Video: Why Dubai destroyed and didn't donate fake iPhones, Rolex, LVs worth millions
Ibrahim Behzad, Director, Intellectual Property Rights Management, DED shows fake confiscated goods at the DED Office in Um Ramool in Dubai on Tuesday, March 13, 2018
Fake shoes with 51,144 pieces worth more than Dh400m topped the list of counterfeit items confiscated last year.
Thousands of fake goods, including counterfeit smartphones, electronic devices, bags and watches were hammered, compressed and shredded by Dubai's Department of Economic Development (DED) on Tuesday to send a "clear message to protect consumers against fraudulent practices."
The Commercial Compliance and Consumer Protection (CCCP) sector in the DED said it has made "remarkable gains in its effort to uphold trademarks and protect intellectual property (IP) by confiscating around 26.2 million pieces of counterfeit goods in Dubai last year."
The number of fake products confiscated was significantly lower last year (26.2m) compared to the volume seized in 2016 (67.7m) but the net value was slightly higher - Dh1.19 billion in 2017 as against Dh1.16 in 2016 - because majority of the seized products were luxury items, the DED said.
According to the DED, the illegal products mostly come from countries in the Far East. "Luckily, there are no illegal production in the UAE and illegal products are also curbed in their countries of origin," Mohammed Ali Rashid Lootah, CEO of CCCP said.
Lootah also explained why the DED destroyed the seized items instead of donating them. He said: "There are certain restrictions in the law - if we donate them, we have to fully hide or destory the brand logo. We had a memorandum of understanding with some brands but we faced challenges removing the logo. For example, we had to open fake Rolex watches or remove LV logos from the bags - it was very costly so we just had to destroy the fake goods."
"Moreover, by destroying them (fake goods), we are sending a clear message that we do not tolerate such illegal practices in the UAE," Lootah emphasised.
Fake shoes topped the list of counterfeit items confiscated last year with 51,144 pieces worth more than Dh400m, accounting for 37 per cent of the total value of the goods seized. Tobacco and other illegal smoking devices came second with Dh338.75m worth of products seized followed by bags and leather products. Cosmetics and phone accessories came in fourth and fifth places respectively for a combined value estimated at Dh101m.
Fake phones, watches, fragrances, jewelry and glasses landed in sixth to 10th places for a total of Dh176m illegal products seized.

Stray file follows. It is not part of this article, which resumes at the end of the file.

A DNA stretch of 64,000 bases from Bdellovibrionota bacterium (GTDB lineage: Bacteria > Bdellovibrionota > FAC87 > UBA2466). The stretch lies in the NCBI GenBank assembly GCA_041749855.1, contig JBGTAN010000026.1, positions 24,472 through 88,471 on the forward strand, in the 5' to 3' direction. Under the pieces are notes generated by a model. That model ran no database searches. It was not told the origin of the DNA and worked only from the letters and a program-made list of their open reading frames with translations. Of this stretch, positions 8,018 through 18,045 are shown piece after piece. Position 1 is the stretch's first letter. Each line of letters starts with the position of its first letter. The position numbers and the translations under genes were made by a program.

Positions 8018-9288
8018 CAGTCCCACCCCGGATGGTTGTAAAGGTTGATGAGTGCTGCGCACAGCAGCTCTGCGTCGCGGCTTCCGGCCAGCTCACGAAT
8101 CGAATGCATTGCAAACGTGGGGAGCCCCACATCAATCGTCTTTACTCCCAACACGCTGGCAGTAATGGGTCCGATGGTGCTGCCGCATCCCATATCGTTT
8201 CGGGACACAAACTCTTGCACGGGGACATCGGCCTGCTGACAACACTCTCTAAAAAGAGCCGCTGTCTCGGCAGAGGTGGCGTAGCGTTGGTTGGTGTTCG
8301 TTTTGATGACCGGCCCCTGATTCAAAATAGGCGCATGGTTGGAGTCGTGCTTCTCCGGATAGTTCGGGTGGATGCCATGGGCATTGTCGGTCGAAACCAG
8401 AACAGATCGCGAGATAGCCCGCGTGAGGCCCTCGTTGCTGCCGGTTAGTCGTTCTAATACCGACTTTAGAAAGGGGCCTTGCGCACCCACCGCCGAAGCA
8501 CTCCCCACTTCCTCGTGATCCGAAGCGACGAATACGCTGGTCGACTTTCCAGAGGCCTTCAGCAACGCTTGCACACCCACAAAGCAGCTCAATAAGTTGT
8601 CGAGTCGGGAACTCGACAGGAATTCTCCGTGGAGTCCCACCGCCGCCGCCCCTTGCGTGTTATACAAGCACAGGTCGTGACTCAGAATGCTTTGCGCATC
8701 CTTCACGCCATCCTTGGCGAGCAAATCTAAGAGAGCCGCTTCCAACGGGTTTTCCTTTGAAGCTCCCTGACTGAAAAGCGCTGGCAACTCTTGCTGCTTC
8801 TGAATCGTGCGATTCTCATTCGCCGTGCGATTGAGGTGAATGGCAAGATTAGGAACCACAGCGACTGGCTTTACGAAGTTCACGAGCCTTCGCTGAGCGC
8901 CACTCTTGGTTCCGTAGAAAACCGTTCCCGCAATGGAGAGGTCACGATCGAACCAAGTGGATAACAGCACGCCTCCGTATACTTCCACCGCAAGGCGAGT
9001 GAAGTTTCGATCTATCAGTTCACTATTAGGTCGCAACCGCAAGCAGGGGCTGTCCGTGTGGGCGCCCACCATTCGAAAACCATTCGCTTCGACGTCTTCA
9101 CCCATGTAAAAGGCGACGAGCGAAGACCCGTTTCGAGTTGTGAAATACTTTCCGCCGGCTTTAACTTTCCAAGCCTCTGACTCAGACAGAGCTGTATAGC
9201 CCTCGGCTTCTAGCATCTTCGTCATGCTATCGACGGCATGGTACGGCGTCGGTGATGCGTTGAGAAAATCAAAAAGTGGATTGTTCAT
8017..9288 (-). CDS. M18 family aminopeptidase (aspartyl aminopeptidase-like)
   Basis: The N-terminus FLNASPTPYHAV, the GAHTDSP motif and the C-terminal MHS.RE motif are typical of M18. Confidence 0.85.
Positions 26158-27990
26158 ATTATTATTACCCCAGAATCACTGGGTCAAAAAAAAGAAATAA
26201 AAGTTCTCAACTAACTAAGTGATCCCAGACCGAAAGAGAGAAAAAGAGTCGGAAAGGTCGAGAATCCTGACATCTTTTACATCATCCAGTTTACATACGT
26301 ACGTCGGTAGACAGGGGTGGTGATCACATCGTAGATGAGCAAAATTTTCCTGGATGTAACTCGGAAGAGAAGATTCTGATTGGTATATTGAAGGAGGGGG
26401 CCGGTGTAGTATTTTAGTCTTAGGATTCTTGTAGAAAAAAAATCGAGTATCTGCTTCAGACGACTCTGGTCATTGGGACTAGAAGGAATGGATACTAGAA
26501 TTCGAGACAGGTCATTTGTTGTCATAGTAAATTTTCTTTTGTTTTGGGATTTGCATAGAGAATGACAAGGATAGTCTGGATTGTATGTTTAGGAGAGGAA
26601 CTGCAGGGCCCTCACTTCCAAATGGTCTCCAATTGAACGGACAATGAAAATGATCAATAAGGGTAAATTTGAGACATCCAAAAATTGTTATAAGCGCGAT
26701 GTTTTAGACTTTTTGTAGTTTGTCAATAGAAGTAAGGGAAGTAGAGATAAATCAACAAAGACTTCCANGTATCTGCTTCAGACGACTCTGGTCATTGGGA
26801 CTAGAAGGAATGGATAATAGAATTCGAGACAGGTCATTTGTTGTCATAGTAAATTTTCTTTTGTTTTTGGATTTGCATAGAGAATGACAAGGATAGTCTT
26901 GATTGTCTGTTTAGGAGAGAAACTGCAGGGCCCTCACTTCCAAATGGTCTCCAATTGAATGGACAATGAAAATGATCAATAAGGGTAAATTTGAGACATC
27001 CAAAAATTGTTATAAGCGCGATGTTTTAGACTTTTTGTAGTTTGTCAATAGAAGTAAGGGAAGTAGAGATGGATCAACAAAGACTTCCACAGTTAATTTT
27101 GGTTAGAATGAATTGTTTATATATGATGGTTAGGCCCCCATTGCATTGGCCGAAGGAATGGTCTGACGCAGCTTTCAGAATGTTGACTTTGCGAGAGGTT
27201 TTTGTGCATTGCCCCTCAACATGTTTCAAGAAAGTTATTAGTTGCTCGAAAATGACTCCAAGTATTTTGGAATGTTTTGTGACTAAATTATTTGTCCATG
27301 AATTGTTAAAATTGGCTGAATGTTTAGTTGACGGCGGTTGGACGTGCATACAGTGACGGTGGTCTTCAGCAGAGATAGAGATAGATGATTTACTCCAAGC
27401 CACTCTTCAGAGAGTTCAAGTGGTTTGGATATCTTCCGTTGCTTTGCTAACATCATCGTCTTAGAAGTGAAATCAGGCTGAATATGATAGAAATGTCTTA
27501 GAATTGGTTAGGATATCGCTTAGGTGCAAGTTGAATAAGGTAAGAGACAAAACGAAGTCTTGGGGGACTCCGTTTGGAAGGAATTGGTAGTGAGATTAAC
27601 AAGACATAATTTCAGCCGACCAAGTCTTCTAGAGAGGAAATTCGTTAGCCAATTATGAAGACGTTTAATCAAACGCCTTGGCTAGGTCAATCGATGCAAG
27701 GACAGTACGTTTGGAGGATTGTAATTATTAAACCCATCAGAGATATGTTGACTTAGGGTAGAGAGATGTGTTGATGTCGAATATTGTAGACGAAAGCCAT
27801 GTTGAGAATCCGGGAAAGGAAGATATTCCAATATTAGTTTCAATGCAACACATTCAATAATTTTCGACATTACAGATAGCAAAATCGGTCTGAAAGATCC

In terms of volume, fake cosmetics and telephone accessories occupied the first two spots respectively, followed by packing cases, fragrances and construction materials.
Lootah told Khaleej Times, "We are sending a clear message against fraudulent practices. The volume of fake products were less last year but the total value was higher because majority were luxury items."
"Moreover, we have shifted our focus from shops to raiding warehouses. We wanted to go up the supply chain because no matter how many shops we raid, they can only yield hundreds of thousands worth of products but if we raid the warehouses we can confiscate millions, even tens of millions of illegal goods," he added.
Commenting on the efforts by the DED, Munir Suboh, partner and head of IP department at BSA Ahmad Bin Hezeem & Associates, said: "We are eager to see the enhanced version of Intellectual property electronic gateway. It was insightful learning from officials the number of seized goods and the value of confiscated goods - it was a very transparent initiative. We are certainly keen to work with DED to control the online trade of counterfeit products, that is available on non-regulated e-commerce websites and social media accounts which are managed or associated with entities that are based in Dubai."
Lootah said there is no law to blacklist the illegal traders - the base penalty for selling fake goods is just Dh15,000 and doubles up for every repeat offense - but by raiding warehouses and seizing millions of products, that can cripple the illegal businesses.
"Consumers, on the other hand, are not penalised for buying illegal products because we believe they are just being misled or deceived by illegal traders The onus is on the illegal traders but we are educating the consumers. Most of them fall prey to the lure of cheaper prices but counterfeit goods pose a threat to their health", he added.
"I call on consumers to report such abuses to DED Consumer Protection through the call center number 600 54 5555, or tour Twitter handle @Dubai_consumers," Lootah concluded.
How authorities seize counterfeit goods 1) Spotters and investigators do random checks of shops and warehouses. DED also receives consumer complaints
2) DED conducts investigations following complaints from brand companies
3) DED organises raids of shops and warehouses and imposes fines and penalties
Tricks of the tradeAccording to Carol Halasa from Bayt Al Hikma Legal Consultants, a Dubai-based firm involved in litigating trademark infringement cases, consumers should be wary that they are being sold fake products if transactions happen not in the actual store but at a flat or warehouse and if prices are unreasonably low. But be wary also that prices may actually go higher than market prices because there is no regulation. When buying products online, always check if they are authorised retailers, licensed sellers and genuine brand outlets. If you are getting a good discount, make sure you have genuine contact details.
Ibrahim Behzad, Director, Intellectual Property Rights Management, DED shows fake confiscated goods at the DED Office in Um Ramool in Dubai on Tuesday, March 13, 2018.